Mr Wilson's Opal's Comet

A journey of hope, positivity and remembrance
Steven Harrison
June 9, 2024

Opal’s Comet, a golden, floating barge to capture your imagination, touch your senses and feed your curiosity. A plume of sunshine to brighten up your towpath tread, wheel or run, maybe stop you in your tracks and wonder at it’s incredible presence cruising down the canal. Or perhaps, engage with its offer of music and song whilst you walk alongside, slowing your pace of stride and thought to be absorbed by it’s creative power.

The alchemy of art can soak into our very being and alter the path we take in life. This spirited, vibrant piece of artwork on a waterways pilgrimage is a catalyst for change, so stand up and meet the day, gather up the best of you and celebrate our shared values.

Opal’s Comet has sailed into the Calder Valley as part of CultureDale -  Calderdale’s Year of Culture, celebrating Calderdale’s 50th anniversary with a year-long programme of art events, activities and community projects which reflect the rich history, talent and diversity of the people of Calderdale, set in an awe-inspiring landscape. 

Cruising through this valley of wonders came Mr Wilson’s Opal’s Comet. Starting at Warland Bridge No 40, in the high South Pennines, in a landscape of rough grassland and acid peat, emerged the yellow sun smile of Opal’s Comet. A May time, inspirational gift to Calderdale. Six days of navigation, firstly on the Rochdale Canal to Sowerby Bridge; then onto Brighouse on the Calder and Hebble Navigation.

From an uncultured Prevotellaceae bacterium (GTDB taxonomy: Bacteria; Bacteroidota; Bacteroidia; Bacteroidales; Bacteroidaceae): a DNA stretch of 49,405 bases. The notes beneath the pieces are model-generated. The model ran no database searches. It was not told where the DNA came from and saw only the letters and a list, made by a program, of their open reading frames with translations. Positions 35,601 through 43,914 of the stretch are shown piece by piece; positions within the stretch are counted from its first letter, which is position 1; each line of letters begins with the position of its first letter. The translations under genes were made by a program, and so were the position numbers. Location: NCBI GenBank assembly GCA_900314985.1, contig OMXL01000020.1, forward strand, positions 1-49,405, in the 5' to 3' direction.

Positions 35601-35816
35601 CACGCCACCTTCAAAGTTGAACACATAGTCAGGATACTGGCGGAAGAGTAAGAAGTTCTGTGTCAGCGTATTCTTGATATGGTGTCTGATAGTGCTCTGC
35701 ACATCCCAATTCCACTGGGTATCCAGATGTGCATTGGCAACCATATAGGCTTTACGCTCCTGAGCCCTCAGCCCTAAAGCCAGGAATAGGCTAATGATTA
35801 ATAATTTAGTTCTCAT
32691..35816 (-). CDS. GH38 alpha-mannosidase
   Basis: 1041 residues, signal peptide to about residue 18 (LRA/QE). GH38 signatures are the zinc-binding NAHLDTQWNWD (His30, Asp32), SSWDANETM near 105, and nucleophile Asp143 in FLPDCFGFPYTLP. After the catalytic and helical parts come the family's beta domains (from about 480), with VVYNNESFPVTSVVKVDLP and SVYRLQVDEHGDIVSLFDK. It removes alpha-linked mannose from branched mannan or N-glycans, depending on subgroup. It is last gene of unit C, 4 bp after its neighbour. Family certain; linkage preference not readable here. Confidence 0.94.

This waterborne miracle of imagination was born from the fragments of a dream that was reluctant to leave the dreamer. It developed next into a short story, which led onto the creation of Opal’s Comet. The linking narrative that weaves it together is the journey through grief and loss that many experienced, especially during Covid-19 and beyond. This outdoor, impassioned, impressive artwork is a visually impactful waterways pilgrimage, exploring the different seasons of grief. The songs that the yellow clad songsters sing whilst cruising along the canal, gives the towpath congregation a moment for contemplation, engagement and conversation alongside the slowly moving barge.

I first encountered Opal’s Comet on it’s tough journey down to the town of Todmorden. Many locks and bridges to negotiate on it’s gradual descent. The glowing face of the smiling, sun-clad sail of Opal’s Comet cruised it’s way in front of The Great Wall of Tod. A Four million brick backdrop to greet the golden barge as it pushed through the water, filling the air with music; bouncing the lyrics off the mighty wall and spreading them far and wide. An entourage of towpath treaders, some clad in yellow coats walked alongside the barge; some in deep thought, others engaging with the songs and a few with a moist look in their eyes.

The barge slipped into Todmorden Lock 19 to the sound of music, from both the golden clothed singers and the crowd that had gathered around the lock. The animated singers and musicians engaged the crowd, with the lyrics from the song, Borrow Time. There was a powerful pause for thought as the words seemed to resinate with the crowd of onlookers. It was a wonder and discovery moment; people coming out experiencing the canal on their doorstep, being active in the natural world: industrial heritage from the 18th century, now with a modern veneer displaying a connectedness with us, our history and our sense of place.